The cost and the expense of war are also major concerns for the State. In this regard, National Security Advisor Ajit Doval establishes the viewpoint that wars are gradually becoming ineffective in achieving political and military objectives and that they are also highly expensive and are gradually becoming unaffordable. He further puts forward the idea of the 4th generation warfare where the operational target of the objective would be civil society. A fair understanding of the 4th generation warfare is of critical importance due to the fact that the modus operandi to target civil society would primarily be through the perpetual use of psychological war. The cost of psychological war, when compared with other forms of war, is abysmally low and also highly effective in manipulating the behaviour of the State. The cost-effectiveness helps it be more sustainable, which can be continued for an extended period of time.

Materialisation of Psychological War

China

Psychological war is applied by many States as an instrument of state policy. China, in this regard, can be considered a prominent player that has materialized this idea. In the strategic book on statecraft, The Art Of War, Sun Tzu states that “All warfare is based on deception.” China has consciously tried to bridge the gap between the theory and practice of psychological war. The Dhoklam issue in 2017 substantiates how the Chinese government used psychological war as an instrument of state policy to further its national interest.

Pakistan

The hostile approach of Pakistan towards India is not of recent origin. Instead, it is a phenomenon that can be traced back in history during the early germination of the idea of Pakistan when the Muslin League was formed in 1906. After the materialization of this idea by a painful partition of India in 1947, Kashmir became the bone of contention right after Pakistan’s inception as a nation-state. Pakistan, over the years, has become cognizant of the conventional asymmetry between the two nations. Therefore, it has operationalized the path of psychological war in the Kashmir region with a more pinpointed approach of using Twitter as an operational instrument to create misperceptions at a low cost to achieve its objectives.

Psychological War and the Indian Perspective

Taking a momentary glance at the historical evolution of India as a civilizational State, it can be rightly stated that understanding the nature of the mind has been a perpetual theme in the philosophical construct of India. The use of psychological war is not a new phenomenon. The references to it can be prominently found in Indian mythology. In this regard, the epic story of The Mahabharatha is a prominent example.

In one of the instances, Krishna applied this idea of psychological war by disclosing a fact to Karna, which hitherto was kept secret and hidden from him. Krishna, just before the war, unfolded the fact to Karna that he is the eldest son of Kunti, his father is the Sun God, and the Pandavas his brothers. This very fact and the timing of the disclosure of this fact put Karna in a deep psychological trauma that depletes his mental strength. It was at this moment that Krishna offered Karna to join the battle from the side of Pandavas. A similar instance of psychological war used by India was found during The Bangladesh liberation war.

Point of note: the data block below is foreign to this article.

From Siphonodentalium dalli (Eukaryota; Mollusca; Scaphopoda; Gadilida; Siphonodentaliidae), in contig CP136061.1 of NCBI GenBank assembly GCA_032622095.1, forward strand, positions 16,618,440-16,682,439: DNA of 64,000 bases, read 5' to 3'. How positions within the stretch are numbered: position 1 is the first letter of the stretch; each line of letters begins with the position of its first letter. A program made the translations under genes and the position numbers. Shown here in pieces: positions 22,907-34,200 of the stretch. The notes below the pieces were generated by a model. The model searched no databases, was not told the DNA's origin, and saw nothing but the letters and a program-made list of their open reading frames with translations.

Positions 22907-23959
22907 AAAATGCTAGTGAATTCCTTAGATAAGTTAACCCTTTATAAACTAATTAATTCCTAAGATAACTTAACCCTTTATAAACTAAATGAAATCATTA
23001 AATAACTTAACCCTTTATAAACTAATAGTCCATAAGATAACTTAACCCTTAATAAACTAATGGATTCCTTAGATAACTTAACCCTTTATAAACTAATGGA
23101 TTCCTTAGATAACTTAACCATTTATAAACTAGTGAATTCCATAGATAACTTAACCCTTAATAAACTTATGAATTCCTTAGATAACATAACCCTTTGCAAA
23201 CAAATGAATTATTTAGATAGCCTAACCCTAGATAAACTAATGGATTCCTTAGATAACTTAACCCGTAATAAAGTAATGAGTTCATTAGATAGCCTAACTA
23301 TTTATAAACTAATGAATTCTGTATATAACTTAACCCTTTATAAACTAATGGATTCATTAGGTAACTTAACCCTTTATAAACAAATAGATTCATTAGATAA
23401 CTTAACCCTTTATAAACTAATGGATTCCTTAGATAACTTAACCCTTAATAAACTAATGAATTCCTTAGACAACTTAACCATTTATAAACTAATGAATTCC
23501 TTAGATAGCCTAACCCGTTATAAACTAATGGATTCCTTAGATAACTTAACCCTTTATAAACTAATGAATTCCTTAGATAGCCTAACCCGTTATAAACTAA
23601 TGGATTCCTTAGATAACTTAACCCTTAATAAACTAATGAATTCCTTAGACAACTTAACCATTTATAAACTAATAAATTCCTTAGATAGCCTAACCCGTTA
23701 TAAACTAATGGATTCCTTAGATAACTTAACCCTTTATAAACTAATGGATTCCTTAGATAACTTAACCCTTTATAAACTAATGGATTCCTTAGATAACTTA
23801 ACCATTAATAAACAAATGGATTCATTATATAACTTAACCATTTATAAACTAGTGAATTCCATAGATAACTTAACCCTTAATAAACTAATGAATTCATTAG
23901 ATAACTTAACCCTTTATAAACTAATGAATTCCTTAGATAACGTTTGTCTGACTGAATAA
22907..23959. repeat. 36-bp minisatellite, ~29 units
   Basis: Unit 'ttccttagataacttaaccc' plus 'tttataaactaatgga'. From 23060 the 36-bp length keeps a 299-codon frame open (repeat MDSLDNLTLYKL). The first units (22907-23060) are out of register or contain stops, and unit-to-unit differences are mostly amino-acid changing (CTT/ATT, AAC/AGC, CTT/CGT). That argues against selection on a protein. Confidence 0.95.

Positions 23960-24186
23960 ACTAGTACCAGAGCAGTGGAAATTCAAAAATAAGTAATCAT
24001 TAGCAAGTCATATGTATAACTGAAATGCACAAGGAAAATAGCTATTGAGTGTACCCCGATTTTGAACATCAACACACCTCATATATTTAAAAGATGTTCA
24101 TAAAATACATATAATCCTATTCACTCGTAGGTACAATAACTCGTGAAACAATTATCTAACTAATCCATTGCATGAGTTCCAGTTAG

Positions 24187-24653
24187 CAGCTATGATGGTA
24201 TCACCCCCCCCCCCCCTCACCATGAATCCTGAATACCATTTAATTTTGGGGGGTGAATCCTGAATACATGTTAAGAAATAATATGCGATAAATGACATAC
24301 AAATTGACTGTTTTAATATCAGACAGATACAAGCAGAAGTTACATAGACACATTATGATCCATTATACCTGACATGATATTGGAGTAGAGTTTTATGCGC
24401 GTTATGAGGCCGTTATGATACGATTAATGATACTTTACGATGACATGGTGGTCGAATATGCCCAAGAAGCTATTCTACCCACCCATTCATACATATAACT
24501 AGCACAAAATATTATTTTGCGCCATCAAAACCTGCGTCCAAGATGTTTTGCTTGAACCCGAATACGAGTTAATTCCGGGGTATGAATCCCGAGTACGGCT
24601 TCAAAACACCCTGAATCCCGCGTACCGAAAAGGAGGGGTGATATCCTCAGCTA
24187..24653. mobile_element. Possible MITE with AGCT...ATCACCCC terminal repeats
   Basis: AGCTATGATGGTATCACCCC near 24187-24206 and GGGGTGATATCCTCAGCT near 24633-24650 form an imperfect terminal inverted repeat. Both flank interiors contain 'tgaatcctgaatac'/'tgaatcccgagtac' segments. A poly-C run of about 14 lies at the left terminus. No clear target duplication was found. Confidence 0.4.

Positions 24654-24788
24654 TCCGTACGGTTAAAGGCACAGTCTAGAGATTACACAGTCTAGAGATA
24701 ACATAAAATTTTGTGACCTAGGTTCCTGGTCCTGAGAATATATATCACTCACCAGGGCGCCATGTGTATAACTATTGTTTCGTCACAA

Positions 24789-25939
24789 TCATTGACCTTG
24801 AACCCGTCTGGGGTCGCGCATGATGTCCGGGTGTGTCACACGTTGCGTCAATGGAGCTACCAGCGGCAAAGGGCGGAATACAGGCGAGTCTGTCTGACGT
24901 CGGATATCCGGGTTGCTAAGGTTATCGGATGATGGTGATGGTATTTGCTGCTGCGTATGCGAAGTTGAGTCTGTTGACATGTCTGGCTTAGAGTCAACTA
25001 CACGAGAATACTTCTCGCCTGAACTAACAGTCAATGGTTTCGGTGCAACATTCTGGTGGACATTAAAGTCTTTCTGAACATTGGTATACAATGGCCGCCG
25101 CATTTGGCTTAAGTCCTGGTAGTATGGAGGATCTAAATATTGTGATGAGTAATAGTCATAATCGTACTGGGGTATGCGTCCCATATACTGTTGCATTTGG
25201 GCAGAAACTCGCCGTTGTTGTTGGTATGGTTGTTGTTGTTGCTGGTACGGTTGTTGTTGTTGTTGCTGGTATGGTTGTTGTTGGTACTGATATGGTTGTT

In the context of psychological war, Arthashstra is also a relevant text. It mentions the art of Kutayuddha. In Sanskrit, the word Kuta implies the application of deception, the creation of misperception, and misleading the enemy state; Yudh means war. Kautilya is a staunch advocate of establishing a network of espionage to initiate intelligence and counterintelligence measures as a major security initiative for a state. Therefore, it can be rightly perceived that India has a history of psychological war, which it has implemented to maintain security and stability.

Conclusion

Taking an analogical perspective, if the mechanism of psychological war is like a gun, then information is the potential bullets that are fired from it to target the enemy. The flow of Information can be considered the most important factor that makes psychological war lethal, precise, and effective. Therefore, there exists an urgent need for the establishment of an ‘Information Operations Command’ to tackle the issue of psychological war that is rapidly maturing and enhancing in its nature and methodology, fusing with the 5th generation warfare. 

Another area of critical importance in this regard is the pressing need for a ‘National Security Doctrine.’ A national security doctrine is primarily a broad vision of a nation in the domain of its security from an inclusive perspective. Strong inter-agency coordination and refined analysis of security issues are needed.

Psychological war, as a rapidly evolving tool of statecraft in the security domain, acts as a linchpin vis-a-vis the 4th and 5th generation warfare where civil society and citizens are targeted with a perfect blend of technology and information. This makes it a war that doesn’t have a start or an end date. It is fought every minute, and progress can be achieved, even though at a minuscule level, but on a daily basis. Therefore, India as a major player in international politics with two hostile neighbors on its eastern and western border, must hold into perspective the scope, significance, and emerging dynamics of psychological war to keep herself abreast with other states at the international level on the security front.